Why I Do What I Do

Recently I was in Chicago where the Mercury 13 women received the Leaders in Space Science Award from the city’s Adler Planetarium. It was a wonderful event on a singularly beautiful day in Chicago: blue skies, a sparkling Lake Michigan, and an elbow-to-elbow crowd at the Adler. Tickets for the event sold out almost immediately. Nearly 400 people gathered to learn more about the secret testing of these 13 pilots who hoped to become the first women in space.

I was honored to give the keynote lecture. During the dinner afterwards, people kept coming up to me with the same three questions about my book, The Mercury 13: “Why haven’t I heard about this story?” “Were women actually tested to be astronauts along with John Glenn, Alan Shepard and all the others?” “Why was their story hidden for some many years?”

The four Mercury 13 women who were able to attend the Adler celebration—Myrtle Cagle, Irene Leverton, Gene Nora Jessen and Rhea Woltman—were buttonholed with similar questions. Everyone hearing about the Mercury 13 for the first time wants to know if their memories are just flat-out bad or if there’s a deeper reason they haven’t heard of the story.

Later during my trip to Chicago, I attended a Negro Leagues Baseball conference. I’m working on a new book about women and baseball and have been interested in the three women who played baseball in the Negro Leagues in the 1950s. During the conference, a group of us went out to Chicago Burr Oak Cemetery in nearby Alsip, Illinois where 17 Negro Leaguers are buried, many in unmarked graves. Thanks to the efforts of Peoria anesthesiologist Jeremy Krock and others, enough money now has been raised to place markers on all the players’ graves.

The ceremony to honor the players was unforgettable. A group of about 50 of us—including 95 year-old Charles Johnson, who played for the Memphis Red Sox and Cleveland Buckeyes--gathered under a tent to sing, pray and hear remarks from Negro League historians and the soft-spoken Dr. Krock.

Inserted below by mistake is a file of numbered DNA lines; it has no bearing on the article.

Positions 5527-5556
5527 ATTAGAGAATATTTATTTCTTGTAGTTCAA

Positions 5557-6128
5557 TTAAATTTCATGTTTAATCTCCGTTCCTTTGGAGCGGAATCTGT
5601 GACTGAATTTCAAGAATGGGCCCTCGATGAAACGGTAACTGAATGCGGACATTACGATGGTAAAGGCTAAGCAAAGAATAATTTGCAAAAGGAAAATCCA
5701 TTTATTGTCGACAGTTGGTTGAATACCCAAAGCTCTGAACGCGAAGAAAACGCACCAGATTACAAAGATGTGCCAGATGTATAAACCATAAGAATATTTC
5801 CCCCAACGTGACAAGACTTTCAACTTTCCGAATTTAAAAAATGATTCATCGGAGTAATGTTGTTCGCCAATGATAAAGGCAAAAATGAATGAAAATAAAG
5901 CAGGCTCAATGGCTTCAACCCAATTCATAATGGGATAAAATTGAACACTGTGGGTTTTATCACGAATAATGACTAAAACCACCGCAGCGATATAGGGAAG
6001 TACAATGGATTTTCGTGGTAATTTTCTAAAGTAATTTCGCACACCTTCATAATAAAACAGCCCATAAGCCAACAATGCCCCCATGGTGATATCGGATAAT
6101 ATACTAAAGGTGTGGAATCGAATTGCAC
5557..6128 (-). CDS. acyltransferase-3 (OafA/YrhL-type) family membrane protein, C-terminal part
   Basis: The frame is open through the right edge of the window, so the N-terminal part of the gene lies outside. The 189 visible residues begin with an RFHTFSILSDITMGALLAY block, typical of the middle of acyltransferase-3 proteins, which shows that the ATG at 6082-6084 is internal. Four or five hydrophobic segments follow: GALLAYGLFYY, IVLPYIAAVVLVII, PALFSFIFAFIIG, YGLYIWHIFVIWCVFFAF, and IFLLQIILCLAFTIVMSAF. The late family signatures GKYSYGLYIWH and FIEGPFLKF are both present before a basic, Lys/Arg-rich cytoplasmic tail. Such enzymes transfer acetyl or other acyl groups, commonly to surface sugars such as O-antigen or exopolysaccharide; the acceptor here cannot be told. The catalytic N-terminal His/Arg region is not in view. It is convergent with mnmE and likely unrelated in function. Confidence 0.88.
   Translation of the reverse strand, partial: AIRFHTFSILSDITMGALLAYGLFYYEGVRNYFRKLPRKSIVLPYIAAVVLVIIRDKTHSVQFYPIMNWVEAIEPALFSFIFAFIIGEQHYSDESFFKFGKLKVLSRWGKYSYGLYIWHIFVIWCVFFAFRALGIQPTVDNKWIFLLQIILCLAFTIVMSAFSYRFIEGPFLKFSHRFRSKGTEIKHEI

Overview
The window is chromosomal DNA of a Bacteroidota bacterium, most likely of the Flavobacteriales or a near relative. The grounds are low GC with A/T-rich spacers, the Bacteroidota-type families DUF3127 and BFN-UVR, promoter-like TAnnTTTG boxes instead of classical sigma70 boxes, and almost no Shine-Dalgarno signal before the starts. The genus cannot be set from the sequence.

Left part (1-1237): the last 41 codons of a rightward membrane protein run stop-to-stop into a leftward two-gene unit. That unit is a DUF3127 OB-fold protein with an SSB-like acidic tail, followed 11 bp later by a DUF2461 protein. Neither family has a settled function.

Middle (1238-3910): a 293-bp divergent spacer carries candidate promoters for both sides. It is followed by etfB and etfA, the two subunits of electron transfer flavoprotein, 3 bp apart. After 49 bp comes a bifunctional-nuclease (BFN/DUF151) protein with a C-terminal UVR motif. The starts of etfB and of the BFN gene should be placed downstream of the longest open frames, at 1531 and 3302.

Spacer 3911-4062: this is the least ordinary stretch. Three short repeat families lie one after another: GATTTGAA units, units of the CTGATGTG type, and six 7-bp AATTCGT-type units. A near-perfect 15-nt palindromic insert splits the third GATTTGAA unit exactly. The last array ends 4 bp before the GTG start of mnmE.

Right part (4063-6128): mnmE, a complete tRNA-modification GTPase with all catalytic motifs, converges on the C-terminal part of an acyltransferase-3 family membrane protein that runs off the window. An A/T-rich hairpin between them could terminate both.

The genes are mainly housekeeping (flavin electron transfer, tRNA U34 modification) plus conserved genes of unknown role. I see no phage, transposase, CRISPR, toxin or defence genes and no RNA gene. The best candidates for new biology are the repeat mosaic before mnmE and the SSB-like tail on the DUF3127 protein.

Then a young man on a keyboard set up behind us began to play—not “Amazing Grace”—but “Take Me Out to the Ball Game.” A young woman scooped popcorn out of a giant red and gold popper. Others passed around peanuts and cold soda. A young boy grabbed at one of the many multi-colored balloons in the tent and then scrambled as it slipped out of his fingers and floated over headstones.

As we made our way to the nearby grave of Theodore Trent, the whole scene was wonderfully incongruous and appropriate all at the same time. While some snapped photographs and munched on popcorn, others--including a clutch of cemetery workers-- stopped their work to solemnly read the freshly-laid marker. “Theodore Trent. Highpockets. Big Florida. Ted. 1905-1944. A pitching great in the Negro Baseball League.”

A few reporters gathered around historian Larry Lester and asked him questions. “Why don’t people know about the Negro Leagues?” “How long were African American players barred from playing in the majors?” “Why doesn’t history know about “Highpockets” Trent?

These are important questions to ask. Like questions about the Mercury 13, they point to our historical amnesia about the achievements of many women, African Americans and other minorities who have changed our country for the better but whose contributions have either been forgotten or never recognized in the first place.

Many people don’t like to think about our history as marred with prejudice. Others don’t want to relive its bigotry. But without understanding that complicated past, we run the risk of keeping discrimination alive.

“Respect, redemption, recognition”—these are the reasons we honor Negro League ballplayers Dr. Krock said, echoing Larry Lester’s words. They are also why we work to remember the lives of all Americans who have been left out of the pages of history.

As I stood at that Chicago cemetery on a June afternoon or joined in celebrating 13 women pilots at the Adler Planetarium, I felt lucky and humbled. Chronicling these remarkable lives is a both a privilege and a responsibility. And itís why I do what I do.